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Ecological Species, Multispecies, and Oaks

Leigh Van Valen
Taxon
Vol. 25, No. 2/3 (May, 1976), pp. 233-239
DOI: 10.2307/1219444
Stable URL: http://www.jstor.org/stable/1219444
Page Count: 7
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Ecological Species, Multispecies, and Oaks
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Abstract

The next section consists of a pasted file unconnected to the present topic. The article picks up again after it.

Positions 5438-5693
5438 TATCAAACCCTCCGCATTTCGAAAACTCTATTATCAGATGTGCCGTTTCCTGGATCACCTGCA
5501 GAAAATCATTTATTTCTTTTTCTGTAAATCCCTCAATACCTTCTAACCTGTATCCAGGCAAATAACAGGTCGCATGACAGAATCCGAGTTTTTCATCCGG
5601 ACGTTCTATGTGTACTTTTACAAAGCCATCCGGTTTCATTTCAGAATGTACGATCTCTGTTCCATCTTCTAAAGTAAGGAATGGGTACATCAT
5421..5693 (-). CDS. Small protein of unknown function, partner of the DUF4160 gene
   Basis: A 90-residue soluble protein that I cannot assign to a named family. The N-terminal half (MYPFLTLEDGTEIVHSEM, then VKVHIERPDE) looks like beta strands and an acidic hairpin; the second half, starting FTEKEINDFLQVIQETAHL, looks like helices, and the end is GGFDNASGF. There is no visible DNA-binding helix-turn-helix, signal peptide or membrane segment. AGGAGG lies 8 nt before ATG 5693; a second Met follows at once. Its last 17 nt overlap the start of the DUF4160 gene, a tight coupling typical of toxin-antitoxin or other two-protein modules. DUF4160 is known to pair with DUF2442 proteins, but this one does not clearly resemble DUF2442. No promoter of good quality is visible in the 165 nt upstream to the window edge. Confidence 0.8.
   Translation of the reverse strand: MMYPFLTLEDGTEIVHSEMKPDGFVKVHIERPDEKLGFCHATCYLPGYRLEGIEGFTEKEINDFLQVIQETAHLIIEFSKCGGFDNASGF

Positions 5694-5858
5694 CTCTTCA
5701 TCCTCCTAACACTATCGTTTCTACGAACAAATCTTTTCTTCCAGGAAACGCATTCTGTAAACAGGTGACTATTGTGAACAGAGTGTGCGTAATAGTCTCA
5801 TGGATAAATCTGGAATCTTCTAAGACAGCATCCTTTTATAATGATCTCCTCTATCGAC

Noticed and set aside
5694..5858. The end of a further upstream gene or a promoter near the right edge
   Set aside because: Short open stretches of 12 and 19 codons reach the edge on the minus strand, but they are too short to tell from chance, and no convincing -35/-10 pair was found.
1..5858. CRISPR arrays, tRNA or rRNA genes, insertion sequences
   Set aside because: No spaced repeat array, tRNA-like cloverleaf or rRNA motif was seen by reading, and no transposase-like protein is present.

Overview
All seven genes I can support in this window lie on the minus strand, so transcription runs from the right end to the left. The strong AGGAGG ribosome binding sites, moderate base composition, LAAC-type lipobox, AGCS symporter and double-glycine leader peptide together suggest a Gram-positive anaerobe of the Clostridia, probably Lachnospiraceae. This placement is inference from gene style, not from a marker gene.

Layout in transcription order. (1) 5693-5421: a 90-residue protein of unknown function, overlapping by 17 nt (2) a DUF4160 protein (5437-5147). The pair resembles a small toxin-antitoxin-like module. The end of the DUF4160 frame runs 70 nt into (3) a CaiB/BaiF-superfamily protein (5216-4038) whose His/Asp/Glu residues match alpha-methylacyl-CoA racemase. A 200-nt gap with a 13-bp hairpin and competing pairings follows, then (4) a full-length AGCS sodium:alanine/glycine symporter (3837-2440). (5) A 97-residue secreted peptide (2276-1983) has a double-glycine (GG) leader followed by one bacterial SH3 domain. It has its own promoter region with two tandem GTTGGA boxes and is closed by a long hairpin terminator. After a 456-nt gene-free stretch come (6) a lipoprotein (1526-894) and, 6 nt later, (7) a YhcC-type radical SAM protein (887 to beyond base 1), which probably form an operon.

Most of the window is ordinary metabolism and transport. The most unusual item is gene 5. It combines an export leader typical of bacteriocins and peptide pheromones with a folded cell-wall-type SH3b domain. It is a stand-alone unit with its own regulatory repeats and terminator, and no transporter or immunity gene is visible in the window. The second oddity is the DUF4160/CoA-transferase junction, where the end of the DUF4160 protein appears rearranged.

Oaks exemplify problems with the reproductive species concept which motivate a reconsideration of the use and nature of species. Ecology is important in the reconsideration. The species level is usually overemphasized in evolutionary thought; selection acts on phenotypes and any mutualistic units. Standard definitions tend to inhibit free conceptual progress. Multispecies, sets of broadly sympatric species that exchange genes, may occur among animals as well as plants and may conceivably bridge kingdoms. This phenomenon can be adaptively important. There may be taxa without species. The degree of modality of adaptive zones can be investigated empirically.

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